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Self life of electrically charged film of electert condenser microphone

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Willen

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Instead of external phantom high voltage, modern small electret capsule use already charged film for the polarization. As it's electrostatic charge, in normal life we get many static charged objects due to the friction and it will lose after some conditions. What about the self life of these small electret condenser microphone? I am sure they will survive decades but do they lost their charge gradually and lost performance gradually too? (I have heard early electret mic used to stop working after few years because of charge lost.)
 

rjenkinsgb

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It should be virtually infinite.

An electret is created by subjecting a suitable type of molten plastic to a high voltage field and then cooling it so it solidifies, still the field.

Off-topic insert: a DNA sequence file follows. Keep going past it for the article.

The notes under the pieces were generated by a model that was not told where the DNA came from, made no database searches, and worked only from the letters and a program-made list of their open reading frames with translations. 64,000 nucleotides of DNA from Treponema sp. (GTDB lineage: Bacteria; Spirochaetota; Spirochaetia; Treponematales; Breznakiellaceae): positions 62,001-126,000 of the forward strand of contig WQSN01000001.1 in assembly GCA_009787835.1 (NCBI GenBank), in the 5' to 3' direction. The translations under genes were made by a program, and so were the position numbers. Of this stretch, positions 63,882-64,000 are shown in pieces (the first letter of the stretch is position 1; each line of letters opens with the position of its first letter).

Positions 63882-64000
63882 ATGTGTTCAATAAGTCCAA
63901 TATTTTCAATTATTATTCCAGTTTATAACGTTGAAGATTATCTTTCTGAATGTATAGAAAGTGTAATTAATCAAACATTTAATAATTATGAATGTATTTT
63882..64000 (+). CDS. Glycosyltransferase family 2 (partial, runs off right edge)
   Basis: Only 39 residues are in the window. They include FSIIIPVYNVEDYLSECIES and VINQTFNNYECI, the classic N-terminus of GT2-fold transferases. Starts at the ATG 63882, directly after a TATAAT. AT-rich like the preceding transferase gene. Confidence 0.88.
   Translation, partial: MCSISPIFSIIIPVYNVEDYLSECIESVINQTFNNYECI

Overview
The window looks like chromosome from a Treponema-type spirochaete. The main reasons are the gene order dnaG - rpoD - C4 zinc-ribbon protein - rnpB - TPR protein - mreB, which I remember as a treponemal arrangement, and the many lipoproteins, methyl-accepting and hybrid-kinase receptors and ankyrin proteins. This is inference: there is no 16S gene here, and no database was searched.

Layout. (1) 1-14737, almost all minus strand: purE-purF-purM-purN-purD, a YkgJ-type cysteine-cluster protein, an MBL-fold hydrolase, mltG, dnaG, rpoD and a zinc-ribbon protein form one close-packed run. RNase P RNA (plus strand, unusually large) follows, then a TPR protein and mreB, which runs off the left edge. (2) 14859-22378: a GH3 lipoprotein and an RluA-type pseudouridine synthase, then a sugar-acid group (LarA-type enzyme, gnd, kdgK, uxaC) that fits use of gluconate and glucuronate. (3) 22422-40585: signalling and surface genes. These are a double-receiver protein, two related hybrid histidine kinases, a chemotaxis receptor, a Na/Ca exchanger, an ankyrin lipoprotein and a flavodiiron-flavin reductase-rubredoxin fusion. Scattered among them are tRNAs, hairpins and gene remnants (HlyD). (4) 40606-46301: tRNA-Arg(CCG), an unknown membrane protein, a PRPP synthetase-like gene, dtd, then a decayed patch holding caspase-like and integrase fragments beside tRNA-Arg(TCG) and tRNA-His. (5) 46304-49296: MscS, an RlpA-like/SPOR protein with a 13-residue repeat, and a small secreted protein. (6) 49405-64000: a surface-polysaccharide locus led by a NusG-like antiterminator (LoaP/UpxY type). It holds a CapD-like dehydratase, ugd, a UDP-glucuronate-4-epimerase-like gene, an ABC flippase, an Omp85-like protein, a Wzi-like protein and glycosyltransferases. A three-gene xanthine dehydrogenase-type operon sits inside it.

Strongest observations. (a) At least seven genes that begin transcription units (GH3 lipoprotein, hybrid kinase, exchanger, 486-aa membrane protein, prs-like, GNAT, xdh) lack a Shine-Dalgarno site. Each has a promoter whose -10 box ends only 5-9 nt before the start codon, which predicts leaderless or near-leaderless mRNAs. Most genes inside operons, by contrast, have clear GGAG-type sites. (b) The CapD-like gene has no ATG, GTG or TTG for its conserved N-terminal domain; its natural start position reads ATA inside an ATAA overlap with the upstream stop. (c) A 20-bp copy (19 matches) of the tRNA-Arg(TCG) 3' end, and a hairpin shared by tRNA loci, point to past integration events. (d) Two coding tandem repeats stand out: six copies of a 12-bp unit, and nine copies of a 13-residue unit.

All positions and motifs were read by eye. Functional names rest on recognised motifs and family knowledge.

The electric charge is "set in" to the material itself, rather than just being a surface effect that can dissipate, as with a static charge on normal objects.


edit- that should have said "so it solidifies, still in the field."
 
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dknguyen

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It should be virtually infinite.

An electret is created by subjecting a suitable type of molten plastic to a high voltage field and then cooling it so it solidifies, still the field.
The electric charge is "set in" to the material itself, rather than just being a surface effect that can dissipate, as with a static charge on normal objects.
Wut. I didn't know you could do that with a plastic. Crazy.
 

gophert

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gophert

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That's steel though.
I'm sorry, I thought you were fascinated by a permanent electrostatic field, which in my mind is just a parallel to a permanent magnetic field.

Also, steel is magnetic but doesn't make a very good (strong/long lasting) permanent magnet.
See AlNiCo, Ferrites, NbFeB as better examples.
 
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